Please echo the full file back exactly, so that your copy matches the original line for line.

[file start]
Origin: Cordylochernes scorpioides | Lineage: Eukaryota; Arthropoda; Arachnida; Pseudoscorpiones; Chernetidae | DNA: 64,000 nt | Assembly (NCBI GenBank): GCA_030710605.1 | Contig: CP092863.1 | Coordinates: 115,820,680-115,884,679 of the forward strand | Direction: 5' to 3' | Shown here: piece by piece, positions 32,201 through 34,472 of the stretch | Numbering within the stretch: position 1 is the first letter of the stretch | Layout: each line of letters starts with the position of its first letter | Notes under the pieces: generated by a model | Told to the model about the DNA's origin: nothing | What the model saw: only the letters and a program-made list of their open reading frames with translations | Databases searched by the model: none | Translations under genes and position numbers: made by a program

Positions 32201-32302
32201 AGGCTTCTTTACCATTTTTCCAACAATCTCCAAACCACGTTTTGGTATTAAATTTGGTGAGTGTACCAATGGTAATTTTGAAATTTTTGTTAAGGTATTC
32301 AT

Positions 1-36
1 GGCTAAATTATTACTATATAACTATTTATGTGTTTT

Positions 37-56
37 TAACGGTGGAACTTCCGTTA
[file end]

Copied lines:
Origin: Cordylochernes scorpioides | Lineage: Eukaryota; Arthropoda; Arachnida; Pseudoscorpiones; Chernetidae | DNA: 64,000 nt | Assembly (NCBI GenBank): GCA_030710605.1 | Contig: CP092863.1 | Coordinates: 115,820,680-115,884,679 of the forward strand | Direction: 5' to 3' | Shown here: piece by piece, positions 32,201 through 34,472 of the stretch | Numbering within the stretch: position 1 is the first letter of the stretch | Layout: each line of letters starts with the position of its first letter | Notes under the pieces: generated by a model | Told to the model about the DNA's origin: nothing | What the model saw: only the letters and a program-made list of their open reading frames with translations | Databases searched by the model: none | Translations under genes and position numbers: made by a program

Positions 32201-32302
32201 AGGCTTCTTTACCATTTTTCCAACAATCTCCAAACCACGTTTTGGTATTAAATTTGGTGAGTGTACCAATGGTAATTTTGAAATTTTTGTTAAGGTATTC
32301 AT

Positions 1-36
1 GGCTAAATTATTACTATATAACTATTTATGTGTTTT

Positions 37-56
37 TAACGGTGGAACTTCCGTTA